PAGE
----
Philadelphia Business Journal

Radnor Property Group in partnership with the Philadelphia Episcopal Cathedral will move forward with the construction of a $105 million project at 38th and Chestnut streets in Philadelphia after settling litigation with the Preservation Alliance.

The lawsuit stopped the developer from moving forward with the project and the Preservation Alliance withdrew an appeal in the matter that clears the way for Radnor Property to go ahead and break ground in early September. Plans call for a the construction of a 25-story residential tower that will have 280 market-rate apartments that will cater to graduate students and professionals. It will also include 30,000 square feet of commercial space in which half would be occupied as new offices for the cathedral and diocese. The other half would be a childcare center that will accommodate 110 children. It will also include a community center. In all, the mixed-use development will encompass roughly 300,000 square feet. It is scheduled to be completed by fall 2015.

“There’s a lot economic development and community development benefits of this project,” said David Yeager, president of Radnor Property. “The site is really terrific. It’s at the door step of Penn’s campus and the demand for market rate apartments is strong.”

A study conducted for the developer concluded that the project will create 157 permanent jobs and $1 million new tax revenues for the city.

The project was long in planning. Two years ago, the Philadelphia Episcopal Cathedral issued a request for proposals for ideas on developing its site in West Philadelphia and eventually selected Radnor Property. Last June, the developer received approval from the Philadelphia Historical Commission to raze two structures on the church’s property to make way for the new apartment tower and ancillary uses. The buildings, a parish house and rectory, were on the National Register of Historic Places and the Preservation Alliance of Philadelphia appealed the Historical Commission’s decision to grant permission to demolish the two structures.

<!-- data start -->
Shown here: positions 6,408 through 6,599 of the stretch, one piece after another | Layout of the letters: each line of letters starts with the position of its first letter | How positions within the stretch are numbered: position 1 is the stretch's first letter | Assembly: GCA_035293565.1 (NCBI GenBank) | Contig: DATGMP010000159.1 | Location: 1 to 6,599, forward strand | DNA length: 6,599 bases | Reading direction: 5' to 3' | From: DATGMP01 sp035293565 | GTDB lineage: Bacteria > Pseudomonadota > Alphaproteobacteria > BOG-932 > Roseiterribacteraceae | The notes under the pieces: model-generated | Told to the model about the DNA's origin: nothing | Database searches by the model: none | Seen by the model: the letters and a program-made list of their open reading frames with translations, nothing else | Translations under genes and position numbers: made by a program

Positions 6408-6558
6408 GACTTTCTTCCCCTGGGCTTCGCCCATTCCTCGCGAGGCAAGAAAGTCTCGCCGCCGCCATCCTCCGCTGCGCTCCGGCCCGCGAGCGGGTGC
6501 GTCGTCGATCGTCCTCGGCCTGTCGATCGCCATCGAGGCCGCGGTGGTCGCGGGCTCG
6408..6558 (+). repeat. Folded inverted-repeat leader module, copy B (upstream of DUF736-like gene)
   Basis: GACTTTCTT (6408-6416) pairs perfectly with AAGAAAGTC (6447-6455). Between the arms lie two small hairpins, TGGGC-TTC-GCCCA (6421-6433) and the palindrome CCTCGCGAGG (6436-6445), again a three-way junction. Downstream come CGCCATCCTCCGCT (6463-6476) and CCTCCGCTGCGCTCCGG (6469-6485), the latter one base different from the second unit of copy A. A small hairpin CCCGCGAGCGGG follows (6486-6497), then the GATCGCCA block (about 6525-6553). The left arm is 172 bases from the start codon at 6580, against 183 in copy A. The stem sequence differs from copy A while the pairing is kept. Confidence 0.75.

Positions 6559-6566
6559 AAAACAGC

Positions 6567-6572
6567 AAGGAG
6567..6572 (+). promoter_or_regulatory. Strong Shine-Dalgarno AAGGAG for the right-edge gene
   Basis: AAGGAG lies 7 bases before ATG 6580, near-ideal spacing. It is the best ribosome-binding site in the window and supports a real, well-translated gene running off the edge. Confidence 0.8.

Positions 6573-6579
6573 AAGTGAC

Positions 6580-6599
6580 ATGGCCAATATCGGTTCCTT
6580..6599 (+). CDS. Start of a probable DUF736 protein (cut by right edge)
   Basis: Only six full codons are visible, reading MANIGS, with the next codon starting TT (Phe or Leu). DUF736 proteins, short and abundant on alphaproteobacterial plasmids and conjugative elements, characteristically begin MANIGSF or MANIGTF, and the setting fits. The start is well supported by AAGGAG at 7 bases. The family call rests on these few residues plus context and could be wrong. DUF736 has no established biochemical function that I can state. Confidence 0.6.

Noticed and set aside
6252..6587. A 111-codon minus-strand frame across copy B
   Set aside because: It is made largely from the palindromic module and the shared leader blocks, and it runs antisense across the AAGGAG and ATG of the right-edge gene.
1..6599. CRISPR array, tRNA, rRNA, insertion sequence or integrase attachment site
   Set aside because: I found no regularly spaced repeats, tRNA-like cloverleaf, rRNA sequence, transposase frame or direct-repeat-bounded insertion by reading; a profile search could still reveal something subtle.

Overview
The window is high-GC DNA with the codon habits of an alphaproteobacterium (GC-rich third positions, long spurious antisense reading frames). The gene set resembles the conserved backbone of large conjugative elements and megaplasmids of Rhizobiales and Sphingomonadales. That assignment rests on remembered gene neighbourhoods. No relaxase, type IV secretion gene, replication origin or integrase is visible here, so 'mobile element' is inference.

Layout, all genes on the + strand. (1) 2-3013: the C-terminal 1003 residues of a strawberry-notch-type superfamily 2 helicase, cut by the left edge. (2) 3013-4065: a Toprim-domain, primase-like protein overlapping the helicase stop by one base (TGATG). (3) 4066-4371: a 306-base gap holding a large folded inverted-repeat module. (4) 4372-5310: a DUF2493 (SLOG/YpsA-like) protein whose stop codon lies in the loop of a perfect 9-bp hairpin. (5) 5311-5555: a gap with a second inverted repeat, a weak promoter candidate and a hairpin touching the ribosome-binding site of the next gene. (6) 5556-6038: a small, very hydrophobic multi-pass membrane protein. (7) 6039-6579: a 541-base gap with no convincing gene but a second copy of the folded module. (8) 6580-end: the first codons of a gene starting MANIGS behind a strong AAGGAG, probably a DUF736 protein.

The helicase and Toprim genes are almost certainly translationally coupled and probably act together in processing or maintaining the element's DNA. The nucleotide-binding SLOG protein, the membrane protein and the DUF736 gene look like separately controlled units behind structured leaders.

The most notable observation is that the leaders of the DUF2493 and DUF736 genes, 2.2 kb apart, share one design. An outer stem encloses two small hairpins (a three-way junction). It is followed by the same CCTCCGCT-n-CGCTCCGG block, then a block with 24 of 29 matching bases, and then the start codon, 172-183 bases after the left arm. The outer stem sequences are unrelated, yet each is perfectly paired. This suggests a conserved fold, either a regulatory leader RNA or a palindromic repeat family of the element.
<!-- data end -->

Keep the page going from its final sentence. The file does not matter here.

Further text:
The Preservation Alliance reached an agreement with the Philadelphia Episcopal Cathedral and Radnor Property that “guarantees the long-term care and preservation of the historic cathedral building,” according to a statement issued by Radnor Property. The church was constructed in 1855 by Samuel Sloan and rebuilt and expanded by Philadelphia architect Charles M. Burns after a fire destroyed it in 1902.

In its own statement, the Preservation Alliance said that, under a detailed agreement, the organization will no longer look to overturn the Historic Commission’s approval of the development.

“We are happy that the parties were able to reach this agreement. This project and the decision of the Historical Commission presented difficult issues for the preservation community in general and the Alliance specifically,” stated Marian A. Kornilowicz, chairman of the Preservation Alliance board. “Although the Alliance recognizes the good intentions of the Historical Commission in reaching its decision, it has serious reservations about the commission’s interpretation of the law and the procedures followed in this case. Nonetheless, the Alliance concluded that an appropriate settlement would be in the best interest of all parties and we were able to accomplish that.”

However, Radnor Property can proceed with tearing down the two buildings that Yeager said are in subpar condition.

“The brownstones are really in bad shape,” he said.

Yeager is confident the market can absorb another batch of new apartments, citing a vacancy rate that remains below 5 percent. He is also not worried about lining up financing. Radnor Property is partnering with the Philadelphia Episcopal Cathedral on the project. It has entered into a long-term lease on the property. BLT Architects has designed the tower and Intech Construction will serve as construction manager.